An Island GET AWAY

An Island GET AWAY

The Philippines is a country of some 7107 islands (depending on what time of the day you asked and whether it is low tide or high tide) and surely, there are quite a number of those islands that present themselves as a perfect island get away. One of the world’s famous islands frequented by tourists in this part of the globe is the Boracay Island in the Province of Aklan. But that is not what this post is all about.

This is about another island with pristine white beaches in the northernmost tip of the Province of Cebu. It is called Bantayan Island. It is in the Province of Cebu but not in the same island as Cebu City. Just like the way Mactan (where Cebu International Airport is located) is in another island.

bantayan island stocks

Island in the northernmost tip of Cebu Province

The word “Bantayan” came from the root word “bantay” which in Filipino means “guard” or “to guard“. Local folks said their small island was named Bantayan Island as it was the place where the brave Cebuano fighters used to station their first line of defense against their seaborne invaders or enemies. The town of Madridejos, the second biggest town in the island, still has the old guard and observations posts used by their ancestors.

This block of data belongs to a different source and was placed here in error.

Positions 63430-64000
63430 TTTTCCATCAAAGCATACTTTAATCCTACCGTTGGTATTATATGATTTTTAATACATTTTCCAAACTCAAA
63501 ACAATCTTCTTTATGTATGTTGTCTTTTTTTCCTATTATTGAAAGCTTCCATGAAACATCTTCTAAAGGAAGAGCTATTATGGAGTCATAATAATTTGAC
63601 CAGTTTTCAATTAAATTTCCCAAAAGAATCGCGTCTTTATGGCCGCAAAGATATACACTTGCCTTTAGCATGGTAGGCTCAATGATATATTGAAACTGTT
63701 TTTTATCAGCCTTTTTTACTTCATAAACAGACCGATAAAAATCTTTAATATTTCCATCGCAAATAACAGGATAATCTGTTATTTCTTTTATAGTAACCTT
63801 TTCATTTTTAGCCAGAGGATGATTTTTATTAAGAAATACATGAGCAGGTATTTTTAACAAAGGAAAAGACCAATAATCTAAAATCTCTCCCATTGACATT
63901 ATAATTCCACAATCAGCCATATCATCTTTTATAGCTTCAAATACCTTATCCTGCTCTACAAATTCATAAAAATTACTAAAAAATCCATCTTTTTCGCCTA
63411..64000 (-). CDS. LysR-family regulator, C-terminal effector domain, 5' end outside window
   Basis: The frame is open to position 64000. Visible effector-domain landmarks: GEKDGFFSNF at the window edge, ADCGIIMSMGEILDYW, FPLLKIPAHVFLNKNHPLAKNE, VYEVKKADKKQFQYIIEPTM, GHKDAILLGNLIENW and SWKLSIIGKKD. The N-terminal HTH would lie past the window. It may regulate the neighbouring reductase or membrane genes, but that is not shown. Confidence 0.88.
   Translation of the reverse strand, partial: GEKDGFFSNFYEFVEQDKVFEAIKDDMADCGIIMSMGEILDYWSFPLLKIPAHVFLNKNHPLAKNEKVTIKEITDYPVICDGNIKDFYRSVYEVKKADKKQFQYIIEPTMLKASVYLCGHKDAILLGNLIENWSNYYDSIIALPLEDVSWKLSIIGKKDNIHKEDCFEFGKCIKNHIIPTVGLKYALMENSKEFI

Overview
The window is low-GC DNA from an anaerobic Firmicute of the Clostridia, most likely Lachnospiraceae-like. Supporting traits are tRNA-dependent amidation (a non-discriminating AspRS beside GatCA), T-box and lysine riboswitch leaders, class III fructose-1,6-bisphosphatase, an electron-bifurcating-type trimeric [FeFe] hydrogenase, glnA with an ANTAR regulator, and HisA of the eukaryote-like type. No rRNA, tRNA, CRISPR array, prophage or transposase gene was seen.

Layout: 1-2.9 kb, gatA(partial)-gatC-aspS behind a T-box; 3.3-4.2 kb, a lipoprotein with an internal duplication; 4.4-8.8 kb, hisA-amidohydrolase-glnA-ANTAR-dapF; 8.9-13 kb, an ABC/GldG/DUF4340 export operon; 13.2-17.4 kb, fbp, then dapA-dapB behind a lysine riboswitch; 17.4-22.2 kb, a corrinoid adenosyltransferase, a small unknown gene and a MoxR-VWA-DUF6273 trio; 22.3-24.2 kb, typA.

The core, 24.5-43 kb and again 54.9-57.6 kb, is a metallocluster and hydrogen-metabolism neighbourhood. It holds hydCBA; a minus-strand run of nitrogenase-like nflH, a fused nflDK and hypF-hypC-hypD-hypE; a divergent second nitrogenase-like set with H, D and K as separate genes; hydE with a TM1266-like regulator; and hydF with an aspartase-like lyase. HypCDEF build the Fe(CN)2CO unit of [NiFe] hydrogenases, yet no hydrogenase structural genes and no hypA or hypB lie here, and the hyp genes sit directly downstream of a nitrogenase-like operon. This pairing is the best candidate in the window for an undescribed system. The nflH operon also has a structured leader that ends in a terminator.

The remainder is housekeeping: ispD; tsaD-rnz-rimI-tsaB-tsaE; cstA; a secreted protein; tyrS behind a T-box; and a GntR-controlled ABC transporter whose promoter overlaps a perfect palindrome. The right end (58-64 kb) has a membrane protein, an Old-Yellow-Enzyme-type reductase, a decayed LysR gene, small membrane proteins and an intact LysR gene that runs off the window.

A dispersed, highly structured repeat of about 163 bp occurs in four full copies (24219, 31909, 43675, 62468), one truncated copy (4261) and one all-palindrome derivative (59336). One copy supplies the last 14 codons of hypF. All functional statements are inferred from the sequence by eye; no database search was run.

By the way, for the clueless, Cebu is the second biggest city in the Philippines. It is located in the Central Visayas about an hour away by commercial plane from Manila.

Money may not be able to buy everything but, it certainly can buy comforts and, if money is of no object to you, a chartered plane may prove to be the most convenient way of getting you directly to Bantayan Island. Just don’t bring your big war machines the size of C-130s (or bigger) as the island only has a small strip that can accommodate very light planes.

Ordinary mortals, like many of us, can take a little comfort by renting an air-conditioned car or van from Cebu City to bring us to Hagnaya Port in the town of San Remegio some 60 kilomenters away to the north. A forty five minute boat ride from Hagnaya, San Remegio will bring us to Sta. Fe where those pristine white beaches are located.